Physicians are struggling to adapt to a sea change in the health care delivery system. Solo physician practices are disappearing, small group practices are merging to become larger, and large group practices are being acquired by hospitals and integrated delivery systems. All of this is occurring in a milieu of decreased fee-for-service reimbursement from government and private insurers, bundled payments and pay for performance, increased levels of student loan debt, ...

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Following the recession, the Obama administration sought shovel-ready projects. One unlikely shovel-wielding aggregate demand was health information technology. The Health Information Technology for Economic and Clinical Health (HITECH) Act passed in 2009 directed 5 percent of the stimulus towards digitizing medical records. Computerization of medical records doesn’t induce the images of public works as building freeways during the Great Depression does, but the freeway is a metaphor for exchange of information between ...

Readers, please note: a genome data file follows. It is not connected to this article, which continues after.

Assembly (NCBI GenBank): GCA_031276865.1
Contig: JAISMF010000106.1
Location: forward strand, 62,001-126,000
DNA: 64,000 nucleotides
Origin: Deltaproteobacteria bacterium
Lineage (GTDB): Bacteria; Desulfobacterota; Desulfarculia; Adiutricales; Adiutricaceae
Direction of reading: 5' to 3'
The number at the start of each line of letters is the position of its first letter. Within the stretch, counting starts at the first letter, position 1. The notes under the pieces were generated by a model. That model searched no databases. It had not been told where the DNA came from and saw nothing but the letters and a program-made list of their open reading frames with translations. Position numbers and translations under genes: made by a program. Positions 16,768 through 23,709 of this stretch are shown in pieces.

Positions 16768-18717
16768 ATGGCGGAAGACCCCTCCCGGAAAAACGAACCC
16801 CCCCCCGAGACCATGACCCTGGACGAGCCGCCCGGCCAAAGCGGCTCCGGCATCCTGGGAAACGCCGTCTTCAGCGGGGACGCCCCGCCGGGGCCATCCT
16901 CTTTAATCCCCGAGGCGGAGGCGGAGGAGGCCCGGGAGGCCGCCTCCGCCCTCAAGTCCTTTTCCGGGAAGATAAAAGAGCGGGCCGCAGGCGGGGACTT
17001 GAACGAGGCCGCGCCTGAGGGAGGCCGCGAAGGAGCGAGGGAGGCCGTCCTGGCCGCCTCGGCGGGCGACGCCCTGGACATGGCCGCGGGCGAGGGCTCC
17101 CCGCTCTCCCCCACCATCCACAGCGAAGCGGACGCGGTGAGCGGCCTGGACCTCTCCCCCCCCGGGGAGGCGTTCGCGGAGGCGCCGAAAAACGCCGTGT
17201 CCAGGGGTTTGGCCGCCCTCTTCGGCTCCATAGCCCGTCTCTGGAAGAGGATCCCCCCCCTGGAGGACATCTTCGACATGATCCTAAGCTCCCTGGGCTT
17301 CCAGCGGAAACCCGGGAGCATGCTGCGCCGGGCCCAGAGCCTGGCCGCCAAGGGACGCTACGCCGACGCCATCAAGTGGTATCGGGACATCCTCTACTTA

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A continuing series on physician online reputation.   For more KevinMD minutes, please visit my YouTube channel. What do you need to do before starting your online presence with social media? They are your bio and your head shot. Together, they will be your first impression to patients who find you on the web. First, let's talk about your head shot. Make sure it's a high resolution image. ...

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During my family medicine rotation, my very first clinical clerkship of medical school, I received the assignment of making a home visit to one of my preceptor’s patients -- a man I will call Mr. Jones. Mr. Jones had congestive heart failure, COPD, and a barrage of other chronic health problems. He was a pleasant gentleman, but had a low level of health literacy and had been doing a poor job ...